Right before losing consciousness Polina thought about cows because
1) she was thirsty and was craving milk.
2) the cows were the last thing she’d seen before fainting.
3) the heat stroke she was suffering from made her hallucinate.
4) she thought that cows would have helped her find her home.
Polina didn't want to move to America. At the age of 12, she was very set in her ways and did not welcome change. She had a group of friends whom she had known since nursery school and enjoyed hanging out with. She also could hardly speak any English, so she doubted she would be able to make any new friends.
Her father was selected to be a Russian representative for the International Space Station project to NASA. They were moving to Houston, Texas, for a year. First, she imagined Texas to be desert with cowboys riding around on horses. When she found out that Houston was a big city, however, she imagined skyscrapers.
The reality turned out completely different.
Nobody actually lived in the city. It was surrounded by many suburbs, which were really just small towns. They lived in a suburb called Katy, in a neighborhood with houses that all looked the same as if stamped out by identical cookie-cutters.
She had really been afraid of the heat. On the big wall map they had in Moscow she had seen that Houston was the same latitude as Africa. But now she barely noticed it because of the blasting freezing air-conditioning everywhere: in the car, in every store, and at home. Every time she stepped outside, however, she was assaulted by the overpowering heat.
Her parents were off at work, so she found herself alone most of the time. She tried watching TV but couldn't understand anything. She thought about chatting with her friends back in Moscow, but then remembered that it was the middle of the night on account of the time difference.
That was when she decided to go for a walk. She knew it would be scorchingly hot, but she felt suffocated sitting inside. So she lathered up with sunscreen, laced up her sneakers and went outside.
The full force of the heat was like a blazing furnace. But after a while she got used to it. She walked along the street, thinking about how strange it was here. In Moscow, everyone lived in apartment buildings with courtyards. In the summer, there would be lots of people out strolling, enjoying themselves. Here she didn't see a single person. An occasional car passed by but that was it.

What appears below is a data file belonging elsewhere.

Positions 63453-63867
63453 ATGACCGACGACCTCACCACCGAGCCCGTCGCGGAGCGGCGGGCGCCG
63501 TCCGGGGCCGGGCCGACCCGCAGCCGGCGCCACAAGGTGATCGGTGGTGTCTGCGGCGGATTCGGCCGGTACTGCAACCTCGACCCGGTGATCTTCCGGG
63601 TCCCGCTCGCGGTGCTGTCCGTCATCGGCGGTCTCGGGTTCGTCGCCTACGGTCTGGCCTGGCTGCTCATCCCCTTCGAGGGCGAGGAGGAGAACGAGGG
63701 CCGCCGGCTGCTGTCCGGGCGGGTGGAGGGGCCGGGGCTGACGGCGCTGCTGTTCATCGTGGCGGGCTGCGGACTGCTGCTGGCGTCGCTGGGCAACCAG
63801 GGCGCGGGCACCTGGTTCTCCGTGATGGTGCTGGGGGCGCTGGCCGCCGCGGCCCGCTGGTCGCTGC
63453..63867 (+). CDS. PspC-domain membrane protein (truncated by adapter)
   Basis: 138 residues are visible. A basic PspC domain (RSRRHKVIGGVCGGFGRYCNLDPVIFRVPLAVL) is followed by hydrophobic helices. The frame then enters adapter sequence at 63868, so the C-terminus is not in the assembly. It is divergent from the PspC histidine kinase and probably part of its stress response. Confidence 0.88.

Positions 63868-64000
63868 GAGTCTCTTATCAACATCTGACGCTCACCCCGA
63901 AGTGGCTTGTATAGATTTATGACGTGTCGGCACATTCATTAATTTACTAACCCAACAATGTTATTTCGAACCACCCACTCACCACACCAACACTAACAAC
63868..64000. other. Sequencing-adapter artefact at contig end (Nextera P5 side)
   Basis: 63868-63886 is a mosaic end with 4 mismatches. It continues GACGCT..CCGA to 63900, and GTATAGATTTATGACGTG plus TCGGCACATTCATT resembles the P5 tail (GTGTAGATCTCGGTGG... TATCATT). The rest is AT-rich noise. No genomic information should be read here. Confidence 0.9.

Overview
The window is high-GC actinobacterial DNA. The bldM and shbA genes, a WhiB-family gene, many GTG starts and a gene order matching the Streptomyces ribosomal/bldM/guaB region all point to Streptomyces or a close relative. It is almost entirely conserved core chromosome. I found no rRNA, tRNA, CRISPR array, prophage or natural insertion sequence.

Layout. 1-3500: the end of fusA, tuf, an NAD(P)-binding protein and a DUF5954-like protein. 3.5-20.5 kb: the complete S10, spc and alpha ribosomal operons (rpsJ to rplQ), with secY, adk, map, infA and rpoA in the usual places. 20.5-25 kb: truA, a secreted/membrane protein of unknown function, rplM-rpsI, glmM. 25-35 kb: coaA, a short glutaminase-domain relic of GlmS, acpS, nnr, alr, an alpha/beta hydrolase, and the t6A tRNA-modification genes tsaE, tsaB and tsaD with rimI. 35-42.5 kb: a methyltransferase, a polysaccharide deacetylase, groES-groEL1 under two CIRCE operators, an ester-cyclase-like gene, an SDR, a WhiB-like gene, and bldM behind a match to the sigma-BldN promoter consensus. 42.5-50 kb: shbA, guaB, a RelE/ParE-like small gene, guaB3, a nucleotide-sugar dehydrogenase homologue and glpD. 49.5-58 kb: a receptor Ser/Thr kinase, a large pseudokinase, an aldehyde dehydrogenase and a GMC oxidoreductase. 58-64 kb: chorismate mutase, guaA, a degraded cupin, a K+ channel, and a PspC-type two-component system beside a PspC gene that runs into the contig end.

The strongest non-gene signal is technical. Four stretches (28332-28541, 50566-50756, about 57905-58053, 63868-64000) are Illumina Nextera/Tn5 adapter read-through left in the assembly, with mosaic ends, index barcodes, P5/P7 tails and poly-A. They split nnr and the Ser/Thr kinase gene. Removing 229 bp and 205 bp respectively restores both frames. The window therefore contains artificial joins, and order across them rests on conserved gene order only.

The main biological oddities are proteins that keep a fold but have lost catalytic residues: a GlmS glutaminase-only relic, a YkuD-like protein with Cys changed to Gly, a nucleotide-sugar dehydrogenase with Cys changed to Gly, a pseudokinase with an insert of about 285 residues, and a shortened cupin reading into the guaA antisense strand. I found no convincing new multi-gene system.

She kept walking aimlessly until she stumbled upon a highway. To her left, there was a field with cows. Beyond this small oasis of country life, other housing communities were visible in the distance, mirroring the one she lived in. Further down the highway was a small convenience store. She was thirsty so she walked there to get a drink.
When she opened the door, she felt frosty relief from the heat. The cashier looked up, smiled and said,
"How’re you doing? It sure is a scorcher today ain't it?"
Polina had no idea what he was talking about, so she just stared at him.
"What's wrong, little darling, cat got your tongue?" he asked, but she just paid and left.
She didn't notice which direction she was going and ended up in a neighborhood she assumed was hers. Everything looked familiar. It was only when she couldn't find her house that she knew she was totally lost. She was sweating and feeling dizzy and when everything started going black, she remembered the cows. She should have looked for the field with cows to get back. That was her last thought...
When she woke up, she was lying in a hospital bed. Her mom and dad were there.
“What happened?” she inquired.
A nurse didn't understand the language, but guessed her question.
"You're lucky to be alive little lady, you had a heat stroke. Guess you know now why people don't go on walks in the Texas heat!"
She should have looked for the field with cows to get back.